Air cooled Porsches, black and white analogue photography and a Leica rangefinder. What’s not to like?
Bart Kuykens’ project A Flat Six Love Affair is quite probably heaven on so many levels. Watching him in the film opening another roll of Kodak 35mm brings back many happy memories for me. Memories of a time when photography wasn’t quite as urgent, as instant as it has to be today. When photo shoots were more leisurely affairs, the moments of changing over film rolls were punctuation marks to pause for reflection as you contemplated what the next 36 shots would be all about.
I can almost feel the small carton of 35mm film in my hands and recall the intuitive way I used to be able to change rolls almost without looking down. The unique aroma of freshly opened film stock was something special for me, returning home with empty cardboard cartons scattered around the car interior, the exposed film secured inside the small plastic drums tempered with anticipation of what was to come from the lab.
There’s a lot I can identify with in Bart’s Flat Six Love Affair book series. His love of the rangefinder style of camera, in truth, is something I have only recently discovered. While my Sony A6300 digital isn’t up there with his industrial strength Leica, I am relishing the freedom of small, lightweight cameras. His grainy Kodak 400TX is something I loved playing with too, though I was generally more of a FujiChrome ISO50 person myself. I did enjoy Kodak’s ISO400, which back then felt as if it could see in the dark. In our digital quest for the perfectly sharp, noise free image at any ISO, we seem to have lost track of what a great picture should ‘look’ like.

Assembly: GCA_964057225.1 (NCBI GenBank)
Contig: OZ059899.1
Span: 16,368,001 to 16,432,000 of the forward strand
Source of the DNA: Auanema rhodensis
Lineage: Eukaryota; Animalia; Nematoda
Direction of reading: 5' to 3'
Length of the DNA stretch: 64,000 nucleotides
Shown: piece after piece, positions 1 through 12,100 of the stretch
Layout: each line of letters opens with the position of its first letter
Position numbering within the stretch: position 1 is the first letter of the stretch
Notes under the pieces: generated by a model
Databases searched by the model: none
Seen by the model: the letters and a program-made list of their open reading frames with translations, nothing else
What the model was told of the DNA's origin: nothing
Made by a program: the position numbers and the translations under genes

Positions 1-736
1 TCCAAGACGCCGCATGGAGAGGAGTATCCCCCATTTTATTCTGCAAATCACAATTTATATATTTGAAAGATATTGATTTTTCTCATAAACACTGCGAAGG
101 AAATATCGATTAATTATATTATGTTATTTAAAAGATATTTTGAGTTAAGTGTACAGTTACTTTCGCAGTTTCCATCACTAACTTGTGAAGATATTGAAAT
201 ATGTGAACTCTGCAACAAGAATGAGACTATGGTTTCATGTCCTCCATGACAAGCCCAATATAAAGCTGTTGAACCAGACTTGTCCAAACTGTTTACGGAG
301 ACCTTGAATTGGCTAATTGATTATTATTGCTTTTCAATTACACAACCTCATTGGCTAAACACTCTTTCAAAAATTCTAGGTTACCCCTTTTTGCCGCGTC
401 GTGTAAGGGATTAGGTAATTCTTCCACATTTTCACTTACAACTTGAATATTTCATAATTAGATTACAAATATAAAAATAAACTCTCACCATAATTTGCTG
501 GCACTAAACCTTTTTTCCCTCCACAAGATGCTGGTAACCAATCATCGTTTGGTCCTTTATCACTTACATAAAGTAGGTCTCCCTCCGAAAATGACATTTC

Bart’s seven book project started out as a step into the unknown. Reaching out to Porsche 911 owners, he asked them to be featured in his book. Seven books was the plan, each one with a different letter on the spine to spell out Porsche. Letter P was Bart putting himself out there, risking failure to see if when he loved and enjoyed, others would feel the same way too. And it worked, as in the film he recalls that everyone who bought the first book, then bought the second too.
And as word spread and the featured owners introduced others to the concept, he has found a ready appetite from Porsche owners who want to share their love of their cars with the rest of the world. Book number two features Walter Rohrl and other notable people from the history of Porsche, as well as more owners of cars who just thought it was a cool idea.
As for his Porsches? Bert admits he doesn’t have the funds to own as many as he would like. Instead, he moves them along, constantly on the quest to find another elusive, engaging Porsche to replace his current drive.
Pour yourself your favourite, take some time to watch this great film by the guys at Preamio. Their YouTube channel is well worth subscribing to, with an interesting style of documentary and some subjects you may not think would be interesting, but are.
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